All arts critics at the Independent on Sunday are to be axed from this September as part of cuts to the newspaper’s workforce.
It is thought that a total of seven journalists are affected, including theatre critic Kate Bassett and music critic Anna Picard.
Bassett confirmed on her Twitter feed that the writers would be cut from the start of September.
Meanwhile, Tom Sutcliffe, who was the first arts editor of the Independent in 1986 and is now its TV reviewer, has also lost his job.
He said via his Twitter account that he was “not entirely sure what the plan is at the moment” when asked if there would be no arts coverage at the papers in the future.
It has been claimed that the Independent on Sunday will include arts coverage from now on by using a digest of other publications’ reviews. However, it has been reported that editor Lisa Markwell has denied this.
Simon Tait, president of the Critics’ Circle, described the job losses as “inexplicable”.
He said: “Our artists have never been as high profile as they are now, the arts have never been more popular with audiences, and audiences have never wanted informed and objective review of performances more than they do today.
“Yet in a crass assessment of a newspaper’s role, and with no consultation with his own journalists or readers, the proprietor – not, it seems, the editor – has wiped the slate of arts writers. This is a blow to arts criticism, but even more to newspapers and the journalism that leads the world.”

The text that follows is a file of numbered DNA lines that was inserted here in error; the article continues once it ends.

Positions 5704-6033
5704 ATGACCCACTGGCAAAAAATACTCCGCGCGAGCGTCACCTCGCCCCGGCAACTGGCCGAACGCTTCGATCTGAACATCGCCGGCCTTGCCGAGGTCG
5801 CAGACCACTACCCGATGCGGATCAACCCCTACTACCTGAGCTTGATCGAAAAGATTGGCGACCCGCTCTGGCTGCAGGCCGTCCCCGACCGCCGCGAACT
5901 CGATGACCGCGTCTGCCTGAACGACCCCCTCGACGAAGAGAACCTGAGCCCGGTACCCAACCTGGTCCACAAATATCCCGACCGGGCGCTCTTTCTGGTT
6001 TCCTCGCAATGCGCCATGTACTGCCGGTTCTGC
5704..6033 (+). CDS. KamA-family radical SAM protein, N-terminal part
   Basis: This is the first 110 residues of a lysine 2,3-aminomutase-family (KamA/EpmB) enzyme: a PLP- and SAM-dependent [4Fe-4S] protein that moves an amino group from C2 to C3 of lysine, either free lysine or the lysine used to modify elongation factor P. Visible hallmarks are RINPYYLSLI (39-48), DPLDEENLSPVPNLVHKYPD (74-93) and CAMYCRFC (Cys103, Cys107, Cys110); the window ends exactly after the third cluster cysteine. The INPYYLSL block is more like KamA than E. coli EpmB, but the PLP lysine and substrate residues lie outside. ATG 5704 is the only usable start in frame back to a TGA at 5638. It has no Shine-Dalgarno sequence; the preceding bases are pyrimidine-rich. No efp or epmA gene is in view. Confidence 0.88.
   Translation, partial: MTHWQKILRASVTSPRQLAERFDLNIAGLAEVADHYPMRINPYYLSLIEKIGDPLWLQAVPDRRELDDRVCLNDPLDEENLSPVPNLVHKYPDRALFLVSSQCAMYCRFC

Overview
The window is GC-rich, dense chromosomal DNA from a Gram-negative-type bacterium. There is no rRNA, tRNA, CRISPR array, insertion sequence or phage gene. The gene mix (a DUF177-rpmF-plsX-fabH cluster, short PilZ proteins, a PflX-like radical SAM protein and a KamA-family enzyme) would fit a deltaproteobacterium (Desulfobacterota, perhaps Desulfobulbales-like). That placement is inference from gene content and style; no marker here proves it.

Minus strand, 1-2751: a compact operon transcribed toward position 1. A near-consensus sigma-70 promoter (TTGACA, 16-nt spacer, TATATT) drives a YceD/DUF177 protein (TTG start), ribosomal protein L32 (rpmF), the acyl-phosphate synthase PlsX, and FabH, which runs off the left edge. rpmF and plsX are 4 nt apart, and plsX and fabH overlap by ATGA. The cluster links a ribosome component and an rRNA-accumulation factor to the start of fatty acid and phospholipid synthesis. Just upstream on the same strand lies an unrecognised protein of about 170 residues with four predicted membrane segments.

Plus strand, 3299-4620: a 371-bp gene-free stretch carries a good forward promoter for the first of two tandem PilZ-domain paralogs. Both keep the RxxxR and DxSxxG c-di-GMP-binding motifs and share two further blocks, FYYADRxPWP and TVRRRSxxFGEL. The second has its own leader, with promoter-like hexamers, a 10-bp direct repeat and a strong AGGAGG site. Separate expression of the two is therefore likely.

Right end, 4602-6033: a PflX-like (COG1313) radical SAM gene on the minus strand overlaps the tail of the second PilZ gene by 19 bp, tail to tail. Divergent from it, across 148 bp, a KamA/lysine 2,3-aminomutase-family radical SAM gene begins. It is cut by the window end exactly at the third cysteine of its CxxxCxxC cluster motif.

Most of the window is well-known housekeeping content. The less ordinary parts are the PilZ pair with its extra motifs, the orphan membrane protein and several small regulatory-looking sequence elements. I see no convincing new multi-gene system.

The National Union of Journalists has criticised the paper’s decision, saying it is concerned about the lack of consultation with staff and the “arbitrary” nature of implementation.
The union has written to the House of Lords communications committee, which meets this morning, to request an inquiry into the future of the Independent.
Laura Davison, NUJ assistant organiser, said: “It’s disappointing that management at the Independent are failing to engage in proper consultation with their journalists. These cuts are being pushed through, loyal contributors axed without warning and staff are not being given the opportunity to discuss alternatives and address their concerns over the impact on quality content. It’s time for the company to listen to their staff and engage properly in a genuine consultation process.”
The Independent on Sunday declined to comment.